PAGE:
Shaolin Temple and Zen Ancestral Court Seminar 2019

Shaolin Temple and Zen Ancestral Court Seminar 2019

Bodhidharma’s teaching continues to be an inspiration to scholars and practitioners of Mahayana Buddhism through the dedicated works of the monks and scholars from the Shaolin temple. Every year the Shongshan Shaolin temple hosts an International seminar on Mahayana Buddhism “Shaolin Temple and Zen Ancestral Court Seminar” “少林寺与禅宗祖庭”研讨会第二次通知”.The Songshan Shaolin Temple was founded in the 19th imperial year of Tai He in the Northern Wei dynasty in 495 AD. It is popularly regarded as the birthplace of Chinese martial arts. Shaolin Temple is renowned in China and abroad for its unique combination of Ch'an (Zen Buddhism) and Wu (Martial arts). In July 17-18 2019, “Shaolin Temple and Zen Ancestral Court Seminar” was held at Shongshan Shaolin templethe theme of the International Seminar on Mahayana Buddhism was ” in memory of Bodhidharma master”. 140 International Scholars from around the world presented papers on Mahayana Buddhism and Bodhidharma.

Professor Huang Xianian
Professor Huang Xianian, Senior Research Fellow, Institute of World Religions of the Chinese Academy of Social Sciences made an overall summary of the seminar. He said that the first “Shaolin Temple and Zen Ancestral Court Seminar” was initiated in 2005 by Abbot Master Yongxin. The ability to invite the abbots of the first to sixth ancestors of Zen to participate in this seminar is a feat of Zen in the new era. Professor Huang hopes to take this seminar as an opportunity to find a new path for the development of Zen Buddhism, for the study of Shaolin, and make greater contributions to the sinicization of Buddhism.

Prof. Charles Willemen(right) International Buddhist College , Dr.Das Bikashkali (center) Shaolin Temple and Zen Ancestral Court Seminar 2019
Prof. Charles Willemen(right) International Buddhist College,
Dr.Das Bikashkali (center) Shaolin Temple and Zen Ancestral Court Seminar 2019


Dr.Das Bikashkali presented the paper titled “The origin of Bodhidharma” at the “Shaolin Temple and Zen Ancestral Court Seminar 2019”. The article was published in a 3 volume book by the Shaolin temple, along with the articles of other scholars. This was the first time Bodhidharma's origin from South India was written in records by the Shaolin temple.  His paper tried to put forward the important facts on Bodhidharma’s origin from Southern India. The origin of Bodhidharma is a highly debatable topic, still, there are many scholars debate intellectually in this area. 



Origins of Bodhidharma by Dr. Das Bikashkali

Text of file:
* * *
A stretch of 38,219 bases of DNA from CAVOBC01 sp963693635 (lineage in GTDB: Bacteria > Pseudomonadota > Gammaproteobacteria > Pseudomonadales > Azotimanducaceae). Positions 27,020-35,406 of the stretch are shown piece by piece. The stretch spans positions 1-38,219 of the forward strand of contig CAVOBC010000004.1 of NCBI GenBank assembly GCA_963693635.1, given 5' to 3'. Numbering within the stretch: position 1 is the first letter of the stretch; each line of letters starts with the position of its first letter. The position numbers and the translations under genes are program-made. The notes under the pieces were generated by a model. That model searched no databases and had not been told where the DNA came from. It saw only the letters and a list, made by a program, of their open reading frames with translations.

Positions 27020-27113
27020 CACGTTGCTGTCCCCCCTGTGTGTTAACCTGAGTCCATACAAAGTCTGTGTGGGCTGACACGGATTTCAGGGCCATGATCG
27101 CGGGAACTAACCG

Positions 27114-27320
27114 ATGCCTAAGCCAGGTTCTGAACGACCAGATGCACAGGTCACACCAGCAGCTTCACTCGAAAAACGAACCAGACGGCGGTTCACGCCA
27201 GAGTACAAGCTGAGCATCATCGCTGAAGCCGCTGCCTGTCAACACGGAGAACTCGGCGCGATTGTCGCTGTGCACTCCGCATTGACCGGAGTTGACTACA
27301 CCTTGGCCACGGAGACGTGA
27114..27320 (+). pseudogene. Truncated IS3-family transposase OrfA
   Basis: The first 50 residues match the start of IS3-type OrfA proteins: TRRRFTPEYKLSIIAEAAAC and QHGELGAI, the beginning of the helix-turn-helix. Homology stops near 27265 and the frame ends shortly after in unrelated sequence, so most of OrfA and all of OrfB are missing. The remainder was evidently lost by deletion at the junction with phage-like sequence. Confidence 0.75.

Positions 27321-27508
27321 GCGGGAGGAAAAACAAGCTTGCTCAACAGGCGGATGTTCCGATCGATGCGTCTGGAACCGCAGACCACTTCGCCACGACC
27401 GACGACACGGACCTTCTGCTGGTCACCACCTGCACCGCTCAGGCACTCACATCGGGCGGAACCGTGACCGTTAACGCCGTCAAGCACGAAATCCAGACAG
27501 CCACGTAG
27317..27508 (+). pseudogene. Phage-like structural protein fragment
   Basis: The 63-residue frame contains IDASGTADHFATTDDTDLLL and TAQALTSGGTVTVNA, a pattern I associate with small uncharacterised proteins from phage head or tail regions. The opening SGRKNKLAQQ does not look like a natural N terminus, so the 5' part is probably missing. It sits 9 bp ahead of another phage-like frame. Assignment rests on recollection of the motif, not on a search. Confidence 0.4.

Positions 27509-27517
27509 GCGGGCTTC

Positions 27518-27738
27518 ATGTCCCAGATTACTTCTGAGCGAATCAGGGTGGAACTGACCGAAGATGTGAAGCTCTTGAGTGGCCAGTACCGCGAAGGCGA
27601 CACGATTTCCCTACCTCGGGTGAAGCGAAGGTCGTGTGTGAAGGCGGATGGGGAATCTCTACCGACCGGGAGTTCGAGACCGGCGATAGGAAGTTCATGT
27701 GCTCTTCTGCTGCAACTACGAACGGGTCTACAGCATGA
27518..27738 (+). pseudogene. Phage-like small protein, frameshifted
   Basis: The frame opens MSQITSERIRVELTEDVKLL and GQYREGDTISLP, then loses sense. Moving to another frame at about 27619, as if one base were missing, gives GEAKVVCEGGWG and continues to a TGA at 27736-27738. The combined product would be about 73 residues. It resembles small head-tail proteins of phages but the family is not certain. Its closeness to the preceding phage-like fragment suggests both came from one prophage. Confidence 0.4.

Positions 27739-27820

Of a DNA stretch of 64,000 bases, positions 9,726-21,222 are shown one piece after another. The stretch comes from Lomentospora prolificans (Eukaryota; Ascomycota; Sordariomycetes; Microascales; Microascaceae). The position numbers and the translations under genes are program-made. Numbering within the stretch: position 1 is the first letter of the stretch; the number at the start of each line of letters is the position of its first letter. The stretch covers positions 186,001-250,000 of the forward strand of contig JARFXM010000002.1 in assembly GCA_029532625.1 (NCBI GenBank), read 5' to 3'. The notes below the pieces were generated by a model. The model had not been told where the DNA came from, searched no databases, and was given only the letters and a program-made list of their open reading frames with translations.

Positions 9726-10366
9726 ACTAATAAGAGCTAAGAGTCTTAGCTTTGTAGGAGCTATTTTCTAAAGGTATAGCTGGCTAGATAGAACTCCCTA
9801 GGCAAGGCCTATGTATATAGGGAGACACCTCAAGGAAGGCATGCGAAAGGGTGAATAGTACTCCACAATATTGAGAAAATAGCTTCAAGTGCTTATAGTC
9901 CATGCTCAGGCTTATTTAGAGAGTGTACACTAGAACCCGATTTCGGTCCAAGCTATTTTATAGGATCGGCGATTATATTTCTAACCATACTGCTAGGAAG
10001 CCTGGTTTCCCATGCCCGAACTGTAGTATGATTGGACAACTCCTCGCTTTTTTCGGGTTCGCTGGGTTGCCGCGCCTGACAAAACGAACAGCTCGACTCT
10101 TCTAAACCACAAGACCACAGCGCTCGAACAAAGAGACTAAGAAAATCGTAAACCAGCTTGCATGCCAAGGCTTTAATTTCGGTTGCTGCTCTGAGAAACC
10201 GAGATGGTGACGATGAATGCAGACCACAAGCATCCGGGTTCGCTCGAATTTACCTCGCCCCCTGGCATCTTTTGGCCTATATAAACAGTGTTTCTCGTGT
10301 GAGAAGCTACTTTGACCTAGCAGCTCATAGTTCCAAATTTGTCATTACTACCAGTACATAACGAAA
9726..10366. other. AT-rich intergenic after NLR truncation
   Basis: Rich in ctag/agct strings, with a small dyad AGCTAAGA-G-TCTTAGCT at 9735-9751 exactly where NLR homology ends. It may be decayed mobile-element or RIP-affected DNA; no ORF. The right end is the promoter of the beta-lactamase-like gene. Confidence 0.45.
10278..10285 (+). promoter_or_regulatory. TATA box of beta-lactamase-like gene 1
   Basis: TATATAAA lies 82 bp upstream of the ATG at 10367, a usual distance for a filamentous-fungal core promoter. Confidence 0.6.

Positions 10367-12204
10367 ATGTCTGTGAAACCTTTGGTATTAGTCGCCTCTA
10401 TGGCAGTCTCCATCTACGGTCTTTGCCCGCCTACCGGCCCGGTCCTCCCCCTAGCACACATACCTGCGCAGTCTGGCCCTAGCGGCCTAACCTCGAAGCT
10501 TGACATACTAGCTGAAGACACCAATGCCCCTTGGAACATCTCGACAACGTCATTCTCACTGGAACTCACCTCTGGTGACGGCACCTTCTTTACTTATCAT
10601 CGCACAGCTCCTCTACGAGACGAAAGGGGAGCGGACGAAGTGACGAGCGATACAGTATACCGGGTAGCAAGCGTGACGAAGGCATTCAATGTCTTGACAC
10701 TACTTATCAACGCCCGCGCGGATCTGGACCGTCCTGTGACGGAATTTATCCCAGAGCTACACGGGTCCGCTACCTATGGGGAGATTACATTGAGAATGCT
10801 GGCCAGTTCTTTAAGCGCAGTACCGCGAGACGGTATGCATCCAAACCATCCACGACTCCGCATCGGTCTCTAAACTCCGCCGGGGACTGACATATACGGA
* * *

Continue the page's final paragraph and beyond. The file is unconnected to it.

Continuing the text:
The debates on Origin of Bodhidharma:

Details regarding the origins of Bodhidharma are unclear. Sources of information about his life are very much inconsistent with regard to his origins. The chronology of Bodhidharma’s journey to China, his death, and many other details still remains a debatable topic for scholars. 

The primary sources of his biographical details can be taken as references from

  1. Yang Xuanzhi’s Record kept at the Buddhist Monasteries of Luoyang (547 C.E.),
  2. Tanlin’s biography of Bodhidharma found in the Long Scroll of the Treatise on the Two Entrances and Four Practices (sixth century C.E.),
  3. Daoxuan’s Continued Biographies of Eminent Monks (645 C.E.), and iv)the Anthology of the Patriarchal Hall (952 C.E.), written by two students of Xuěfēng and Yìcún.

These sources vary in their account of Bodhidharma being either “from Persia” (547 CE), “a Brahman monk from South India” (645 CE), “the third son of a Brahman king of South India” (c. 715 CE). Indian tradition describes Bodhidharma to be the third son of a Pallava king from Kanchipuram.

Bodhidharma pursued a life of renunciation and became a follower of Mahayana Buddhism under the Prajnatara(Hannyatara) the 27th Patriarch of Gautam Budha. 20th Century Buddhist practitioners suggest that Prajnatara might have been a woman. The ordination name Prajñātārā combines the names of two female Buddhist deities (Bodhisattva) Prajnaparamita and Tara.12th-century Japanese text written by Zen Master Dogen, The Shobogenzo, structurally preserves a record of the zen lineage, it has referenced Prajnatara as a female monk in chapter 50.

Only scarce historical information is available about Bodhidharma but his hagiography developed when the Chan tradition grew stronger and gained prominence in the early 8th century. By this time a lineage of the six ancestral founders of Chán in China was developed. Bodhidharma is considered by Zen Buddhists to be the twenty-eighth Patriarch in direct lineage to Śākyamuni-Gautama Buddha himself. Bodhidharma has also been credited with the transmission of Zen (Chan) Buddhism from India to China and is known as a Tripitaka Dharma Master. His life and teachings continue to be an inspiration to practitioners of Zen Buddhism in the Shaolin temple.

closing ceremony -Shaolin Temple and Zen Ancestral Court Seminar” 
“少林寺与禅宗祖庭”研讨会第二次通知



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